My boyfriend was on the receiving end of “never mind” once. He never used it again. One day, while I was at my desk answering an email, he came in and babbled something. I didn’t want to lose my focus on writing so I nodded my head, also known as the deaf nod. He freaked out and hit the roof. “You tuned me out,” he said angrily. “That’s not right and it probably feels just like someone telling you never mind,” and he stormed out of my office. I sat there thunderstruck. The deaf nod equals never mind? It blew me away. Knowing how never mind felt, I took more responsibility listening to others.

To be fair, he should have waited until he had my full attention before starting to talk because even a hearing person can get caught up in a task and tune people out. Still, the whole scene left an impression on me and the wheels started to turn. Is the deaf nod a dismissal of sorts? Even though we are trying not to bother someone (or ourselves at times), the fake out message may come across as if we don’t care enough about them to hear what they have to say. Faking it, for the first time, had a slightly evil feel to it and because of that, I became more aware.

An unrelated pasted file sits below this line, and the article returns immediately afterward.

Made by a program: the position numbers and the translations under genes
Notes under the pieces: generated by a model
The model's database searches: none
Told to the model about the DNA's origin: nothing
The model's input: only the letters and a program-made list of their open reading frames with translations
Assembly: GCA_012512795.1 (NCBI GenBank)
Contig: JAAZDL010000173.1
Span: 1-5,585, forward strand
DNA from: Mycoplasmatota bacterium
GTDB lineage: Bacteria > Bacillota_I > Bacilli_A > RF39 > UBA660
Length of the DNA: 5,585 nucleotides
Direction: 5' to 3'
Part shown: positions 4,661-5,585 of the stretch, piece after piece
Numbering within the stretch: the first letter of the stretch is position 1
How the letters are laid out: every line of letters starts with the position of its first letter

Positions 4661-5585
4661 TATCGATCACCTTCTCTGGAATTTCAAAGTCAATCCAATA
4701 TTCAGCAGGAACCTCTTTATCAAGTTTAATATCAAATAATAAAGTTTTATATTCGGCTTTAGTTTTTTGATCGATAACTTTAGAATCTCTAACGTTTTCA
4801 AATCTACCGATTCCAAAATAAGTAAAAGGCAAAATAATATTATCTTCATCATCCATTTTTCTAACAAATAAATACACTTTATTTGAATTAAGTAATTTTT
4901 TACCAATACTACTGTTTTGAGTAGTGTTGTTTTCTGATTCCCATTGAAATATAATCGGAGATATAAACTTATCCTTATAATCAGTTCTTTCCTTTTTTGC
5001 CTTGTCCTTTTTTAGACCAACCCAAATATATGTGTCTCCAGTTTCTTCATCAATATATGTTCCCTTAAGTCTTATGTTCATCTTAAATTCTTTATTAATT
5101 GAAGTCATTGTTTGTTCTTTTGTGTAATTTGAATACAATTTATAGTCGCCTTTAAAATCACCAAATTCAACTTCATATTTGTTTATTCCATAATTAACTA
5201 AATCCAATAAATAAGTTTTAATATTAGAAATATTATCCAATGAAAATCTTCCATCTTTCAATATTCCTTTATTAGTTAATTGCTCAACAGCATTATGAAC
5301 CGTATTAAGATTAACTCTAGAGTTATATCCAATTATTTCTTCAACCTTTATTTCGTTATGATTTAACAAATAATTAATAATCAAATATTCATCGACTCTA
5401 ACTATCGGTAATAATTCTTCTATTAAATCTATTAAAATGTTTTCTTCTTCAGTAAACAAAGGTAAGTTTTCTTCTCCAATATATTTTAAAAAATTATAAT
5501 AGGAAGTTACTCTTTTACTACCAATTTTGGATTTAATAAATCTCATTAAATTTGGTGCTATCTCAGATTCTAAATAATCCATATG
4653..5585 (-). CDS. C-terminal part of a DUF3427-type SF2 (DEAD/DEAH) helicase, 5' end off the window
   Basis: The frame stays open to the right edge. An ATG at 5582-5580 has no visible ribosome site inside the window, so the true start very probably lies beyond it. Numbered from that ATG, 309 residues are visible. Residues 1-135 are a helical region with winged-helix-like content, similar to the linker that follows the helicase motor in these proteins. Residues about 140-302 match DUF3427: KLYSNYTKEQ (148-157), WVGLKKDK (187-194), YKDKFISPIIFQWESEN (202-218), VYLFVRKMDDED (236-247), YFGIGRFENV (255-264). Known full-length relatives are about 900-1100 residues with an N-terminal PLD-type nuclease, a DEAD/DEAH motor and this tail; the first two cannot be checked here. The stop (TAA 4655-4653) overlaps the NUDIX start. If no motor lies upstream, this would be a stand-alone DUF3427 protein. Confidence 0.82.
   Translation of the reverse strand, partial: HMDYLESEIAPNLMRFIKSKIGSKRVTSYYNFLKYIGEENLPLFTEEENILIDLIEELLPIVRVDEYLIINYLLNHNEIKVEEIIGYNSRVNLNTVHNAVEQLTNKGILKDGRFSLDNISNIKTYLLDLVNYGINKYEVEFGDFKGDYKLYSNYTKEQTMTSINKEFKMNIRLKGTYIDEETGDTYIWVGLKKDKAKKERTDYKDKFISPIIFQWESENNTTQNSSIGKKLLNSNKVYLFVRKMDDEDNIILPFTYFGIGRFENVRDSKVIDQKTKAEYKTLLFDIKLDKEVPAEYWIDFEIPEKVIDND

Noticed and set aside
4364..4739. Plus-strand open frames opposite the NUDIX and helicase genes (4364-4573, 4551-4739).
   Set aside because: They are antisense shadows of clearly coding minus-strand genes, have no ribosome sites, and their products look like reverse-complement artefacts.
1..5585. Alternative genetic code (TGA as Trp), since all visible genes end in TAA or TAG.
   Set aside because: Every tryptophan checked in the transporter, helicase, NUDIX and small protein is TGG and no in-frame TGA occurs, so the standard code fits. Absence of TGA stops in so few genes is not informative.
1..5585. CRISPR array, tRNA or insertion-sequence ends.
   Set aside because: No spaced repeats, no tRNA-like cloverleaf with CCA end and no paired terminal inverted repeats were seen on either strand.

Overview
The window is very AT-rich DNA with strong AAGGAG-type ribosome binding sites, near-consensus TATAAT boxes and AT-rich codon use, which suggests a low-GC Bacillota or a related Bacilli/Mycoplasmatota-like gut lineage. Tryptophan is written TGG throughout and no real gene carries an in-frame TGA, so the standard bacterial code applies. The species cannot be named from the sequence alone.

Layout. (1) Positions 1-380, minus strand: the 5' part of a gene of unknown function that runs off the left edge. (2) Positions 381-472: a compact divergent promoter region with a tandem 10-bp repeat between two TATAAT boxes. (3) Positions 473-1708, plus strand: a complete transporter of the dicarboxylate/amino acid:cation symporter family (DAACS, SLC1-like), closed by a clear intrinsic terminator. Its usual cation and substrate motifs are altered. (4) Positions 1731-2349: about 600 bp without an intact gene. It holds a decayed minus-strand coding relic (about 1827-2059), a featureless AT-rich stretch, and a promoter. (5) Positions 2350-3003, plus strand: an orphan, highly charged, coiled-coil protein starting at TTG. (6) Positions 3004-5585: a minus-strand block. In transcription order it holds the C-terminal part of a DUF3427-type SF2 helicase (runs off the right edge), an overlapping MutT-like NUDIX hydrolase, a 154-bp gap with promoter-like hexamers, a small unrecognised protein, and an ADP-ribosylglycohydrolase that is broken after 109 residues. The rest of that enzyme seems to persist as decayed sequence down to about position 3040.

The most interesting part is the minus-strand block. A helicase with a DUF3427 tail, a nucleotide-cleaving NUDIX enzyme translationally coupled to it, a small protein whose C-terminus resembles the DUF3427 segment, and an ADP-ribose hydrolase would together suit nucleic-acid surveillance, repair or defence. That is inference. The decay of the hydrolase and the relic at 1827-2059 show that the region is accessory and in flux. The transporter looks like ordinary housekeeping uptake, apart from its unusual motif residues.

Before that, I hadn’t thought to put the deaf nod into the same category as never mind. What do you think? How do you deal with never mind?

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  1. Yes, I agree with Chelle as to what she wrote about the “Never Mind” and the “Deaf Nod.”
    I’ve encountered over my life items along the lines of…”oh, it’s not important”…”oh, it’s just a joke…forget about it”…”you wouldn’t understand anyway…it’s too complicated”…etc…etc…etc…

    The “Deaf Nod” is another one. In any event both parties are/or responsible. Please let me explain for a moment. If it’s unintentional, that’s okay…it may be an accident…but if either one of the parties realizes this, the other should be apologetic upfront. This not only include hearing persons but also HOH’s and the deaf, deafened, and Deaf. Both sides have to come to an agreement to help each other out in any way, shape, or form, figuratively. This is a fast paced world now…for the HOH and Deaf words can’t be rushed or otherwise communication is lost and both parties will feel disappointed. On another note, the hearing person’s view is explained as above; the HOH and Deaf have to play their part too. Maybe both parties are shy, unsympathetic, or couldn’t care less because s/he “thinks”it’s too difficult to get a conversation going. Ignorance on one/both party(ies) may play a role here. Education by the HOH and Deaf is another aspect that should be applied.